This week, temperatures are in the single digits and Minnesotans are freezing! It has us thinking of another type of freeze – the credit freeze. This is one of the most effective ways for consumers to protect themselves against identity theft. The effectiveness of this protection covers anyone who participates. This is true even if any one specific breach has not impacted you.
Last year, many people attempted to freeze their credit after the Equifax breach. At the time, the companies experienced a high volume of requests. Systems were subsequently offline, which is an important time to freeze your credit.
Cyndi Castle, Vice President of Family Office Services, says, “this is one of the most effective ways for clients to protect themselves. It adds a layer of complexity when clients want to open new credit but the upside protection is worth it.”
These actions will prevent others from accessing your credit report. This layer of protection stops a thief from opening an account or getting credit, even if they have your personal information.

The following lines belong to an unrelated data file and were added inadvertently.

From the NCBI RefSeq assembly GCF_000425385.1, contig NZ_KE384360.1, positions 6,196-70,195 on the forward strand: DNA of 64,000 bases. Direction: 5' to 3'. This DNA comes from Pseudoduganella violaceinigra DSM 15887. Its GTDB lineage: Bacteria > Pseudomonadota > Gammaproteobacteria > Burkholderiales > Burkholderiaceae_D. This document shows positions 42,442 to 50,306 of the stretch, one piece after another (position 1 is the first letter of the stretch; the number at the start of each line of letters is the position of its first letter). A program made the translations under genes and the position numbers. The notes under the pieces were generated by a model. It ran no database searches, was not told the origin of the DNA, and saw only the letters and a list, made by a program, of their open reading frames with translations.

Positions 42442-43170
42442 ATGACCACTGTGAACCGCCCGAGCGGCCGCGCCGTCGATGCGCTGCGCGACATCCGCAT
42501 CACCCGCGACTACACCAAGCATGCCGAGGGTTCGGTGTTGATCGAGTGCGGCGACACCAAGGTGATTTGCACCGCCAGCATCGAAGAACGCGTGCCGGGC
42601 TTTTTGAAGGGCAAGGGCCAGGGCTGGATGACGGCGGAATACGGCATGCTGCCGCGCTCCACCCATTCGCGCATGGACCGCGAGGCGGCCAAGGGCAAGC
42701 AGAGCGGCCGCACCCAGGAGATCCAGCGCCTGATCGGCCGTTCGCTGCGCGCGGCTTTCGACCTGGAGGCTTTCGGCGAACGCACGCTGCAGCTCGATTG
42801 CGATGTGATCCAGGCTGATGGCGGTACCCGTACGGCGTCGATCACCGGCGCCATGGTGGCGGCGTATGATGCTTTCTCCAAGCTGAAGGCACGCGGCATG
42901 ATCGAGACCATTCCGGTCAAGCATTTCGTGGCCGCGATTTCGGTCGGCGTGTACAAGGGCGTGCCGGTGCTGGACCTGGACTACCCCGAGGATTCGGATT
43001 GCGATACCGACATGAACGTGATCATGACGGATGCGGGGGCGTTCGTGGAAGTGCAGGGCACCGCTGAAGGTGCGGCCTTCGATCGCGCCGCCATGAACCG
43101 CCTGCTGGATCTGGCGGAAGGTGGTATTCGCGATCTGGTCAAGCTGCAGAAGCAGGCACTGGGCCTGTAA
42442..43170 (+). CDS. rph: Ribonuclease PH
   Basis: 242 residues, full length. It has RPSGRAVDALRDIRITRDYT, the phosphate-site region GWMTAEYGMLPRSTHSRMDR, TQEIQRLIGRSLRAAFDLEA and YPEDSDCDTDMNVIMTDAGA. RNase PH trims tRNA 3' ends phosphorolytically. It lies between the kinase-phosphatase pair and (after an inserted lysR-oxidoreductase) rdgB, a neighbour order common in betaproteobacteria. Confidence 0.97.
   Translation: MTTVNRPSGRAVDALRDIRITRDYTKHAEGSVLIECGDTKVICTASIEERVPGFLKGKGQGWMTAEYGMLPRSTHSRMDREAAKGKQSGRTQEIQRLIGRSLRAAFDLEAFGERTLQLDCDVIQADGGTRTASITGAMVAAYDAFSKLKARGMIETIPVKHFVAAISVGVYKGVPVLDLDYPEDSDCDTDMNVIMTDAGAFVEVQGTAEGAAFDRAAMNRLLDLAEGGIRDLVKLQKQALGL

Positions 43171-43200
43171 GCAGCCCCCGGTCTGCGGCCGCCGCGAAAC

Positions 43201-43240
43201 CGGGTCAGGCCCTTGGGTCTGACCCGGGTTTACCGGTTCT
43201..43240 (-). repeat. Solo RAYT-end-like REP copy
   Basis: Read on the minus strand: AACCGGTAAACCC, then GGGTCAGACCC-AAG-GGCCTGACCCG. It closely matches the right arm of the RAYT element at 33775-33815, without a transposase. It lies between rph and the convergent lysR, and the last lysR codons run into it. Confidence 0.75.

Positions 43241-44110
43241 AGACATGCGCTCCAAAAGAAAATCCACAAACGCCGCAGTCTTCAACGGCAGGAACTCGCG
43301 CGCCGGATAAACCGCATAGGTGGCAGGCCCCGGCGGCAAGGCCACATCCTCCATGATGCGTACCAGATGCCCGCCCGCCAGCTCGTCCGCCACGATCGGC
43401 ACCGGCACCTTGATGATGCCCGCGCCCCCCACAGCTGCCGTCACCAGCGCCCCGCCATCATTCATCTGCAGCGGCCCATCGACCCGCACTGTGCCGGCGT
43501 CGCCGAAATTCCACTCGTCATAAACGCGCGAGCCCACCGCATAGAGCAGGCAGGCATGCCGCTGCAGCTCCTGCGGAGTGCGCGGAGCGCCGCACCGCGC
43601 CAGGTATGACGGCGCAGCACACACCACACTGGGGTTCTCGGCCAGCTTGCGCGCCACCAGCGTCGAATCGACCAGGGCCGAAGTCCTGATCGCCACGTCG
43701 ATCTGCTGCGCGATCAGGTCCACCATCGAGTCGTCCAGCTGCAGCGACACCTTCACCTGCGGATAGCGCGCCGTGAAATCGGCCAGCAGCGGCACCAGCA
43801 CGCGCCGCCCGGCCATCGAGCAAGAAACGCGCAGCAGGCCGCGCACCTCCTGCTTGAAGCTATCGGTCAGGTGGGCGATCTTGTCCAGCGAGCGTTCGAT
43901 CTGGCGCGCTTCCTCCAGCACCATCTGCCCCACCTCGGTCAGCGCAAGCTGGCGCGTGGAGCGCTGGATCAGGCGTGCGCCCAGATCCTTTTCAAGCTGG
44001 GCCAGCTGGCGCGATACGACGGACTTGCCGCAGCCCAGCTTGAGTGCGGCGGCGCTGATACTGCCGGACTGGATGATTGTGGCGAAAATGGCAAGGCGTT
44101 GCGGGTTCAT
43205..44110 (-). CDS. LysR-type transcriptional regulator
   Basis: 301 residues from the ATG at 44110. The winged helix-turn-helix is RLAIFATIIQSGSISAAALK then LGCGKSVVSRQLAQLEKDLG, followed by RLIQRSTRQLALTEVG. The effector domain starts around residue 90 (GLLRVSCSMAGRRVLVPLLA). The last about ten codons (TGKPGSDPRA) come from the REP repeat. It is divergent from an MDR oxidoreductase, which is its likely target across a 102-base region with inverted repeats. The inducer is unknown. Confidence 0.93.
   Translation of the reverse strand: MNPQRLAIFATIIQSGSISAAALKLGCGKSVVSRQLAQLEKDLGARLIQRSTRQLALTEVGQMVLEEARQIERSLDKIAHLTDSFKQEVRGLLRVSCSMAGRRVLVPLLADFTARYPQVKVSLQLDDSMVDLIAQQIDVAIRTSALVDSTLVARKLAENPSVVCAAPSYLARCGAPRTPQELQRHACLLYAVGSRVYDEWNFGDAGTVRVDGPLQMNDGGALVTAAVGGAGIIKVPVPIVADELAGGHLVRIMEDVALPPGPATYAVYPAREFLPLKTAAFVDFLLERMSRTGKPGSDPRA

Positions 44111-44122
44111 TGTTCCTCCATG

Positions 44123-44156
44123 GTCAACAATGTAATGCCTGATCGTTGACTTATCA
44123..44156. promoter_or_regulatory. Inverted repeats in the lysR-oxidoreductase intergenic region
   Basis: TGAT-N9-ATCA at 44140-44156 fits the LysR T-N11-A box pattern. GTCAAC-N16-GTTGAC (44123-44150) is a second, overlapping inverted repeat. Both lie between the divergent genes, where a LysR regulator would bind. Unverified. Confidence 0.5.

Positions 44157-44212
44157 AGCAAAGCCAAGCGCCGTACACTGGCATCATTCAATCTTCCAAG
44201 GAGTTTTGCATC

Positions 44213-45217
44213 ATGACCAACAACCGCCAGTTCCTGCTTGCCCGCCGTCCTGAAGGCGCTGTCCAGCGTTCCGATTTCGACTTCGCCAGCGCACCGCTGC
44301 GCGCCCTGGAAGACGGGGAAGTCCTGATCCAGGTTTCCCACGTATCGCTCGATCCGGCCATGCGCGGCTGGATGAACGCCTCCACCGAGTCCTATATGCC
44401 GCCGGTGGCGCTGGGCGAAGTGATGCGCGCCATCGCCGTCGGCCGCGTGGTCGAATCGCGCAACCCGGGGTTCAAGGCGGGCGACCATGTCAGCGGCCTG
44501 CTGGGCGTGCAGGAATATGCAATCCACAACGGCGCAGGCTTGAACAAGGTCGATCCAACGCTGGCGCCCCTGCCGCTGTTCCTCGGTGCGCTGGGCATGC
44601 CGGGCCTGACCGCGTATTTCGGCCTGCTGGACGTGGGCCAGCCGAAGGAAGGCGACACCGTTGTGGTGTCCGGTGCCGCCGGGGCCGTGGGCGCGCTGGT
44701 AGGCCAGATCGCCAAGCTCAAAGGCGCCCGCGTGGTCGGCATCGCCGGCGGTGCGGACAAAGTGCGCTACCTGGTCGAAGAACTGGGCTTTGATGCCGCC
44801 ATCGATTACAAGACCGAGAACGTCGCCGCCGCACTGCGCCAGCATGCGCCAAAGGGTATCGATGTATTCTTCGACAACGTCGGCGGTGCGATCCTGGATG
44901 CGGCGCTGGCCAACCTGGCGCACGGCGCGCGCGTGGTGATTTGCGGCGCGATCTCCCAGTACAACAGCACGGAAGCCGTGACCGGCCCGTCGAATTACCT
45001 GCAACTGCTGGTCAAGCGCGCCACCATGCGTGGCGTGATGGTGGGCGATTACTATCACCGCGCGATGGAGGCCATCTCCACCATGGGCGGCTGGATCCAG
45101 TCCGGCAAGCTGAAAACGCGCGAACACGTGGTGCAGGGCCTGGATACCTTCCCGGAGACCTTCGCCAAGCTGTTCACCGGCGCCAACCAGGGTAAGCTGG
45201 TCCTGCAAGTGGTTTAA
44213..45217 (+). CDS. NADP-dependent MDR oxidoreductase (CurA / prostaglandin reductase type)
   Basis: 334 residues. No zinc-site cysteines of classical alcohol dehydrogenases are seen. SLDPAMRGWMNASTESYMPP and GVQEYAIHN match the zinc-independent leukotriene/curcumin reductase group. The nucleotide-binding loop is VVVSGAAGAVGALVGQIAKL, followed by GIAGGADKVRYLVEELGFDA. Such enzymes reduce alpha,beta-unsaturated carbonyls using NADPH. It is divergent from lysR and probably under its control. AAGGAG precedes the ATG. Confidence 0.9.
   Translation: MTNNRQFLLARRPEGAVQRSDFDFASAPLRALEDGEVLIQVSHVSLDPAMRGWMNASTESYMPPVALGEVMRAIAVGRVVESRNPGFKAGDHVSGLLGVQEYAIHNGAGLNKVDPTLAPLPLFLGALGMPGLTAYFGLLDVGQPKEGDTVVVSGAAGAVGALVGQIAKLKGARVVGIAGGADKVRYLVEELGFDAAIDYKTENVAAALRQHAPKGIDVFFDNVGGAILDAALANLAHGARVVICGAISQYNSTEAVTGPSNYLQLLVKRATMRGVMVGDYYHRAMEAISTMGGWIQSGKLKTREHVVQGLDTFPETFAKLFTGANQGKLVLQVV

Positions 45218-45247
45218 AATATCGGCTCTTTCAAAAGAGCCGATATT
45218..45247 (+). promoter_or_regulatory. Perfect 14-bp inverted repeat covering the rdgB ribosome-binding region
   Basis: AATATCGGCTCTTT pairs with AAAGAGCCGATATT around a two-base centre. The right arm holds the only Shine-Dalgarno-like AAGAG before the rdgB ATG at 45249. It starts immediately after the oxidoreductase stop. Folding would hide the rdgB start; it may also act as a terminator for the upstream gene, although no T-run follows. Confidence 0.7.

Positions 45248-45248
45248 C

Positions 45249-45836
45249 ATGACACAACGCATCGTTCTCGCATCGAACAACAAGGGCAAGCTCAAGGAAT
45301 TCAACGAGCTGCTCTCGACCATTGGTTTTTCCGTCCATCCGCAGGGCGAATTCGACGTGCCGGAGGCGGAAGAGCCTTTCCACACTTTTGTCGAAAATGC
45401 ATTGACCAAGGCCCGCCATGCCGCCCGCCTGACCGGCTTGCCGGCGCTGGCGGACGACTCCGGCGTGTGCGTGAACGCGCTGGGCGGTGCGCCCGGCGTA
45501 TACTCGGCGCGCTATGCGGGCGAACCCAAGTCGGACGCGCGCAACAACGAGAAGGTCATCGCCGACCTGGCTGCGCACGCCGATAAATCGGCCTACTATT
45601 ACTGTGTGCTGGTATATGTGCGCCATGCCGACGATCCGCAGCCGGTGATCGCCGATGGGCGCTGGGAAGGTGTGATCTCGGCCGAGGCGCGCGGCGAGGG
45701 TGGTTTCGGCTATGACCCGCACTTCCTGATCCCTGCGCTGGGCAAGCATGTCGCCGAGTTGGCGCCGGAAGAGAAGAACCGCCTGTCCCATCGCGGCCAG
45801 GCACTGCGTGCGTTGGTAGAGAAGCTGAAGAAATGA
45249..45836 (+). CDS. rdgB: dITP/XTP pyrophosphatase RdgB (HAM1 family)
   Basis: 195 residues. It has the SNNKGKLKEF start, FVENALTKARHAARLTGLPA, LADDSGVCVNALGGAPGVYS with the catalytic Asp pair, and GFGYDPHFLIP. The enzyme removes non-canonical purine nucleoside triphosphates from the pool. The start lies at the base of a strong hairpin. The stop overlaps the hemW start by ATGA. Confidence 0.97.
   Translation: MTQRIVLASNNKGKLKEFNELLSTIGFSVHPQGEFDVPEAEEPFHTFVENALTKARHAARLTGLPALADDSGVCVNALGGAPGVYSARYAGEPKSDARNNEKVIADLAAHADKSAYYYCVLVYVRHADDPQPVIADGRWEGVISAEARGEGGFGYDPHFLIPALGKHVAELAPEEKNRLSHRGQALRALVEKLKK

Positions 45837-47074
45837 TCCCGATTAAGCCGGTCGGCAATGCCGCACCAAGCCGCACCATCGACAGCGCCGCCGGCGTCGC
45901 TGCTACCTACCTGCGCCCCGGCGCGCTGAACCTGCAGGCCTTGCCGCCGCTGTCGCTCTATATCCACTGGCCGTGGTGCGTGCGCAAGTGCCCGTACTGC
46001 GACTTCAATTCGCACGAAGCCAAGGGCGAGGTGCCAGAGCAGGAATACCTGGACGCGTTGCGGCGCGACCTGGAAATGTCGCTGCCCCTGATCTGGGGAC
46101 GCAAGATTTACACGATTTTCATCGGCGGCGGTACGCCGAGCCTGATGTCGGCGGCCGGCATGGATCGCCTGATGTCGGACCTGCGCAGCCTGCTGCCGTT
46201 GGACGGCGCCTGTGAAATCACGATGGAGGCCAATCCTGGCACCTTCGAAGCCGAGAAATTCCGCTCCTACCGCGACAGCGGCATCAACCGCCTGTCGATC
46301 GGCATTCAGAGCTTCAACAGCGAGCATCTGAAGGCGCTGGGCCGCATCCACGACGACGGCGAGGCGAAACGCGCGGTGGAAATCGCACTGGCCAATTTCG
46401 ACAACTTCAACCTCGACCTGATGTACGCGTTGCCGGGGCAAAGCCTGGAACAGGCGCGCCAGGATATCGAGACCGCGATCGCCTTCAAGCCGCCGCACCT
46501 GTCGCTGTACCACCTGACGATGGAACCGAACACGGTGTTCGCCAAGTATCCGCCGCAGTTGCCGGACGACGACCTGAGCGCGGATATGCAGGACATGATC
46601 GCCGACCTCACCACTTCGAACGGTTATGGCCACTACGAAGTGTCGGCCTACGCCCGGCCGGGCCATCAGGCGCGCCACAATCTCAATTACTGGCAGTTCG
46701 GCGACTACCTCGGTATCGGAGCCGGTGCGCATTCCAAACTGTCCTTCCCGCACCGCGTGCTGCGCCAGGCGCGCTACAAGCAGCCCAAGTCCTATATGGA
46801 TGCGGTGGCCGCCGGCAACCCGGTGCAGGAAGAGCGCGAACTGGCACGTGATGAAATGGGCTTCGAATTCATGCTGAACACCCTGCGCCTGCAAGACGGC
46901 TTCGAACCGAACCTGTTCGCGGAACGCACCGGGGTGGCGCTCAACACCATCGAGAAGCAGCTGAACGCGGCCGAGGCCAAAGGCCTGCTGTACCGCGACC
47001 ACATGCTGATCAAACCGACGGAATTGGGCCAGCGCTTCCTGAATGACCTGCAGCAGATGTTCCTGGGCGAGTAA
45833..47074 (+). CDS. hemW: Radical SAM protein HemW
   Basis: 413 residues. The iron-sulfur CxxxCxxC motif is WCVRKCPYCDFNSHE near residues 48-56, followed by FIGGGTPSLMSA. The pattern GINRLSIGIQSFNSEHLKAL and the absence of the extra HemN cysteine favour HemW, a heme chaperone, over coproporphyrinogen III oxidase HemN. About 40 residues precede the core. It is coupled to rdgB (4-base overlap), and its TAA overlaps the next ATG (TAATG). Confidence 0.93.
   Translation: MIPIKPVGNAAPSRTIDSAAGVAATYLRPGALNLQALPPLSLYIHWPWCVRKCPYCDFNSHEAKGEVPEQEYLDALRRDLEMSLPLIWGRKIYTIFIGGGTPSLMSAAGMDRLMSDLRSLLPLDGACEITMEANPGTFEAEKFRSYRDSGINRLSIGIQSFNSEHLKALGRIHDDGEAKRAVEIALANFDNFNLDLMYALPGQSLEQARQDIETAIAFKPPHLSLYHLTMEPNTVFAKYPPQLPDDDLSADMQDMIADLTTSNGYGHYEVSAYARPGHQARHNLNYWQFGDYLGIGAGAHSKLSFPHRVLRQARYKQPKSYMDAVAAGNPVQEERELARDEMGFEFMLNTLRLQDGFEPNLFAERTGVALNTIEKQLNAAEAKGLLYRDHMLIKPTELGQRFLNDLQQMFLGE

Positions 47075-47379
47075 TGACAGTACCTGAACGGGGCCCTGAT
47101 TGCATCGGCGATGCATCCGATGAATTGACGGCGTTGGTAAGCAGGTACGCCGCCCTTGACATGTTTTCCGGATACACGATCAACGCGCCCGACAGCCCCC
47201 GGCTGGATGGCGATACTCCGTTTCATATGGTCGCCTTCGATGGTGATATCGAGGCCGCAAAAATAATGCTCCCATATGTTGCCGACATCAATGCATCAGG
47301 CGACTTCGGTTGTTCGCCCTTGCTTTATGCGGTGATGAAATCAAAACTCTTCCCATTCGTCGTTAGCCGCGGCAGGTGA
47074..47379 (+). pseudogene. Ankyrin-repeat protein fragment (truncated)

When your credit report is suspended, you are stopping any lenders from receiving a report of your personal data. Thus, if a fraudster would try to use your social security number to apply for a credit card, that application would be rejected. The bank would be unable to verify your credit score.
Here are the links to use to freeze your credit with each of these agencies:
Remember, freezing your files has no impact on your existing facilities. You can continue to use cards and lines as you regularly would even when your credit is frozen.
Cyndi Castle is the Vice President of Family Office Services at White Oaks. She manages the family office client service relationships and communications, and specializes in providing investment oversight service.